The series of the
twelve "Months" is the most illustrious cycle of tapestries in the
Museum. Each tapestry, woven in wool and silk, is dedicated to a month of the
year, for which it shows the human labours typical of the month, the fruits,
the vegetation and the weather. In each representation there is a didactic text
describing the characteristics of that month and of the relative zodiac sign,
placed in the upper right corner of each tapestry.

This tapestry cycle was made at the beginning of the sixteenth century,
commissioned by Gian Giacomo Trivulzio known as Il Magno (Milan, ca. 1440 -
Chartres, 1518) - Marshal of France and Marquis of Vigevano - in a factory set
up in Vigevano and directed by the tapestry maker Benedetto da Milano. The
preparatory cartoons are attributed to Bartolomeo Suardi known as Bramantino
and, from an iconographic point of view, refer to a late mediaeval conception
of the illustrated calendar, updated with the inclusion of classical and
Renaissance elements.

The tapestries remained the property of the Trivulzio family until they were
purchased by the Civic Collections in 1935.

The coherence of the twelve scenes and the recurring iconographic elements (the
decorated border, the coat-of-arms of Gian Giacomo Trivulzio, the Sun, the
zodiacal signs) confirm the unitary origin of the series, which derives from
the invention of a single artist. The Trivulzio series of Months was also
designed to be displayed in a single room, as if to form a continuous frieze,
in counter-clockwise order. The direction is indicated by the gesture with
which the figures at the centre of each tapestry point to the Sun in the upper
left corner.

Today the group of tapestries is exhibited in the Sala della Balla of the
Museum, displayed in such a way that they can be read together and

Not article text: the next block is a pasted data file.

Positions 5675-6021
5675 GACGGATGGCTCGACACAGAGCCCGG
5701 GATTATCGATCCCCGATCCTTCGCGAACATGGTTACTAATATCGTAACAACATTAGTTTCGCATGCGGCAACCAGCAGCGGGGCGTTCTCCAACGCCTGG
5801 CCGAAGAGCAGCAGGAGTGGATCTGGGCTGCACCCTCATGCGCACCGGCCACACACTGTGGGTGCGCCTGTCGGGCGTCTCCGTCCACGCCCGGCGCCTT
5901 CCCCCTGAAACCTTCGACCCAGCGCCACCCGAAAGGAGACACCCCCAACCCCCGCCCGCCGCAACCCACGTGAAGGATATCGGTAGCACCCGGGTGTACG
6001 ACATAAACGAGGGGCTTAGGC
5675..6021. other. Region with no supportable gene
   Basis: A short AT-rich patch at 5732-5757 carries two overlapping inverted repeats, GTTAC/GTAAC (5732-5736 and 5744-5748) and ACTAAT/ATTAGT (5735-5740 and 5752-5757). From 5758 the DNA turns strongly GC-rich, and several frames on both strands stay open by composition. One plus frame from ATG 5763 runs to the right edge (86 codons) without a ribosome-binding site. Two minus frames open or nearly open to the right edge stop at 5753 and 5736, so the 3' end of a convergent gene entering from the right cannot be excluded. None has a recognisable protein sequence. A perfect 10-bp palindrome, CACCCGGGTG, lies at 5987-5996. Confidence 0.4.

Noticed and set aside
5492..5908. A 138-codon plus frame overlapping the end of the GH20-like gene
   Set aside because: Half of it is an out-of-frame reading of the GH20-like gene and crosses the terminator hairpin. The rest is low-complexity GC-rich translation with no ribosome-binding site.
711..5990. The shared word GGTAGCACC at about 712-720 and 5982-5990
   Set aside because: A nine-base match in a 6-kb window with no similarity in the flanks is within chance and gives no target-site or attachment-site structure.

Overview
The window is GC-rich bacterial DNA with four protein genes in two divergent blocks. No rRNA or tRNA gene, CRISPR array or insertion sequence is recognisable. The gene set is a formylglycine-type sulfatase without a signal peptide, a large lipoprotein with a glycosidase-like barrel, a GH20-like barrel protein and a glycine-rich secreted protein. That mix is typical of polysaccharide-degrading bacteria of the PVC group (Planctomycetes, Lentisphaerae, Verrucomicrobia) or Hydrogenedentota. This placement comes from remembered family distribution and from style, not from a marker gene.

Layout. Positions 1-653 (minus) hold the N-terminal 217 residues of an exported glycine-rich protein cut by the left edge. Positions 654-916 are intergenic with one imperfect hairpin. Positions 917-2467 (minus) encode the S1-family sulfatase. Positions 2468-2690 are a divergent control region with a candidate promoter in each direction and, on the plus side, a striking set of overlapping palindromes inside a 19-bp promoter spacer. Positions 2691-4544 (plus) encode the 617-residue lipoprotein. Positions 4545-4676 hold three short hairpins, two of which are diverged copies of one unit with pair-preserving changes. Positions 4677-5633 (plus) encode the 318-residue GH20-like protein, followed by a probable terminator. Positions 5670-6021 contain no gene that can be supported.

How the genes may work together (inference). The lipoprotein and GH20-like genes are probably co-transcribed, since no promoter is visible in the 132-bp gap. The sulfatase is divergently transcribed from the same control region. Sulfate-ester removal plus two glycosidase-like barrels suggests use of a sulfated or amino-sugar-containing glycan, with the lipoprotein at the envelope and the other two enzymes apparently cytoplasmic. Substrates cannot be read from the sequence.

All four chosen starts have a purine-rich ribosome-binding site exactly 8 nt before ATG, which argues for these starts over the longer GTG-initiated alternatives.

The border consists of a continuous frieze of hexagons and in the corners and
at the centre of each side is the shield of Gian Giacomo Trivulzio with its
green and gold vertical bands. The representation of agricultural work was
important to Trivulzio, both for his personal interest in agriculture, but also
to affirm a celebratory symbolism inspired by the Latin classics. Exalting
rural practices underlined his commitment to peace, as opposed to the
abandonment of the fields, synonymous of war. The tapestries thus appear as a
political celebration of Trivulzio, bearer and protector of peace in Lombardy
so that country folk might devote themselves to the work of the fields, to
feast days and ceremonies.

In the tapestry dedicated to the month of July, the zodiac sign of Leo
appears in the upper right corner. The caption of the month is engraved on a
gilded cube: "July on the
resounding threshing floors beats the harvest with strength very pleasing to
the peasants, winnows it, sets it aside and fills the granaries"

In the centre, a young man wearing a lightweight white tunic holds a
cornucopia full of wheat, with more wheat ears stuck in his fair hair, and
indicates the Sun with his right hand,. The cornucopia symbolises
the abundance of the harvest and the young man, an allegorical figure, is
probably a personification of Summer, with its traditional attribute of wheat

This tapestry illustrates the threshing of wheat in the courtyard of a
Lombard farmstead with corner towers, with the peasants in two parallel lines
threshing the ears. The farmyard is
surrounded by low rustic buildings with porticoes, covered by sloping roofs


  • Title: July
  • Creator: Manifattura di Vigevano. Arazziere Benedetto da Milano, da cartoni di Bartolomeo Suardi detto il Bramantino.
  • Date Created: 1504 circa - 1509
  • Location: Milano, Castello Sforzesco, Museo delle Arti Decorative
  • Location Created: Vigevano
  • Physical Dimensions: 462 x 477 cm
  • Type: Arazzo
  • Rights: Comune di Milano - Civiche Raccolte Artistiche, Castello Sforzesco, Milano
  • External Link: https://artidecorative.milanocastello.it/
  • Medium: Lana e seta
  • Art Movement: Rinascimento
  • Art Form: Arazzo
  • Original title: Luglio

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